Indeed, consumers are a harder win: only one in five American men and 13 percent of women will check out a site the very first time they see a media placement. Sixteen percent of American men will visit a company site after seeing several (between two to five) media placements, and nearly one in four will visit a site after seeing a company in the news more than five times. Only an additional 11 percent of women say they will visit a company’s site after seeing several placements, but 49 percent say they will eventually check out a company’s web or mobile site if they see enough placements.

“The studies’ results are clear,” added David Hurwitz, Vice President of Marketing at MosaixSoft. “Seeing a company mentioned by legitimate third parties drives interest. The magic of PR is to make that happen.”

While a launch event is—in the right hands—definitely news, one foray into the media will not be enough to propel a company to success. Sustained, creative PR outreach efforts to a variety of outlets are the best—maybe only—way to achieve long-term success.

“PR is likely the most effective sales lead tool available to companies today,” added Undercoffler. “The days of taking potential clients out to time-consuming entertainment events to woo them are all but over.”

Surviving CES: Tips and Tricks

Bospar Advice on CESIt’s that time of year again. The holidays are fast approaching, and, with them, techies from around the globe are preparing to attend the mother of all tech conferences: CES.

If you’re one of the lucky thousands planning to attend, please enjoy the following hard-won tips and tricks that helped me survive CES 2016.

Wear your comfiest pair of nice shoes

You will be walking A LOT during the show, so be prepared for that. But also be prepared for an impromptu business lunch or drinks at a swanky restaurant. Remember: you are in Las Vegas. You can never be overdressed.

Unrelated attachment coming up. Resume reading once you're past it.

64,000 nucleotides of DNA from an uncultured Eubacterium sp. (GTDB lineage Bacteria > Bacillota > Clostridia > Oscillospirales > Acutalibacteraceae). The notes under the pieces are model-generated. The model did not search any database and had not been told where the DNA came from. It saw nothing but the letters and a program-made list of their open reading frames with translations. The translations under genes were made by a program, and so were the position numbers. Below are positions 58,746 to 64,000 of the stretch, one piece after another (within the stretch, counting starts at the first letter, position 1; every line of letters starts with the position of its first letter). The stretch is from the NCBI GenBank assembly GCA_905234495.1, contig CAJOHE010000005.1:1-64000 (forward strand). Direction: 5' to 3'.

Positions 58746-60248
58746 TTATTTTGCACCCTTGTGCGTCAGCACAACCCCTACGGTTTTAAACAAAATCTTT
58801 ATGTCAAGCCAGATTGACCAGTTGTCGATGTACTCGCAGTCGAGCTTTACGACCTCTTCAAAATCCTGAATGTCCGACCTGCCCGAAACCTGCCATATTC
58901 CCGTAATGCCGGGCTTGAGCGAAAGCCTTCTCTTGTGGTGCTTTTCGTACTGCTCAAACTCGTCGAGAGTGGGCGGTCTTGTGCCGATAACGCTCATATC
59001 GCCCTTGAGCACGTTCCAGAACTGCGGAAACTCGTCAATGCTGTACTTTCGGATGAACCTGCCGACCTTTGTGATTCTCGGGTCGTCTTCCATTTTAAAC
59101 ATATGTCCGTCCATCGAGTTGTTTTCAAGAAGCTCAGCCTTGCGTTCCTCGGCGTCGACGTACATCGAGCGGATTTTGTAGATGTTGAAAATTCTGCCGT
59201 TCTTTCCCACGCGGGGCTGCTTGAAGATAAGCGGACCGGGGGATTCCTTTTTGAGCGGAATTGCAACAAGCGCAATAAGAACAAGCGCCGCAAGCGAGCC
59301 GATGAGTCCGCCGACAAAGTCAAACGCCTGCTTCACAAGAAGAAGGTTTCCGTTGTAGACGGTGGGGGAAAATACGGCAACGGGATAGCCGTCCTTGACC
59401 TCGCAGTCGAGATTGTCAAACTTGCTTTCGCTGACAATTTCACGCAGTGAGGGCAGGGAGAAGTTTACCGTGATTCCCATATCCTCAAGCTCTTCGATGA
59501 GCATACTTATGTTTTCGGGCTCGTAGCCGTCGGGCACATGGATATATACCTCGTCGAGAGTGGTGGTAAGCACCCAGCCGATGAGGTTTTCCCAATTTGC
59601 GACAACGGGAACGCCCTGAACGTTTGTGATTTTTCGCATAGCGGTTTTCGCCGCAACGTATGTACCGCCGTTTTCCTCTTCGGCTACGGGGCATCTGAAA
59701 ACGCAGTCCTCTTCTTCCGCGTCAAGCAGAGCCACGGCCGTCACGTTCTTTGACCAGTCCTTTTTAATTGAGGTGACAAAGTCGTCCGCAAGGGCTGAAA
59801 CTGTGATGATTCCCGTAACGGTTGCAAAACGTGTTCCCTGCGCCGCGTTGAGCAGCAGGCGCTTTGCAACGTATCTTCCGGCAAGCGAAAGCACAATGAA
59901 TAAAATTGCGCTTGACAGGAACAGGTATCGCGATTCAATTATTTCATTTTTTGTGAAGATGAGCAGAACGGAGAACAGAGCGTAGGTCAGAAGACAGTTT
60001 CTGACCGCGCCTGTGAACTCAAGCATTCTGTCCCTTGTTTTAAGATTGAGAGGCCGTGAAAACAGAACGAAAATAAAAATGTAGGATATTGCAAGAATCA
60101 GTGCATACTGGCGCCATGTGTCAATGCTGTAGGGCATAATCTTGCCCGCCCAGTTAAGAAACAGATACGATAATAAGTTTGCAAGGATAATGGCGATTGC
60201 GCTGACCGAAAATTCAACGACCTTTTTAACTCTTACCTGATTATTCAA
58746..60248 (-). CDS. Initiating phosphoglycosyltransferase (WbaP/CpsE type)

Carry your business cards

Bring plenty of business cards, and make sure they are easily accessible. Nothing is more embarrassing than scraping the bottom of your purse or tote bag for those last few ragged business cards you know you’ve got in there somewhere. Also, be sure to decide in advance where you will be putting the business cards you collect, and make sure it is somewhere distinctly different from where you are keeping your own cards. Imagine accidentally handing over someone else’s card to a new contact!

Take advantage of your surroundings

CES puts on some great events in the city, and each one is an opportunity to network and unwind. Make a list of all the after-parties, contact promoters and plan your schedule accordingly. You want to attend the best parties and sit at the best tables, because that’s where the best networking occurs.

Download the apps

There are some great CES apps available that help with your registration, car rental, hotel reservations and free transportation to and from CES venues. Some even tell you the times and locations of the after-parties. And don’t forget to use your own social media apps regularly—social media is the best way to find out where you should be at all times and who’s who at the event.

Eat well, rest well, stay hydrated

Have a full and hearty breakfast, and pack plenty of snacks each day. The food on the show floor is limited and just about what you’d expect from a convention center. I brought trail mix, protein bars and a bottle of water, which helped keep me on my feet.

Last but not least, make sure you get enough sleep! The conference is exhausting all by itself, and the setting—Las Vegas—tests many attendees’ self-discipline. Have fun and enjoy Vegas, but also get a full night’s sleep every night—because walking the floor requires a lot more energy than you think it’s going to.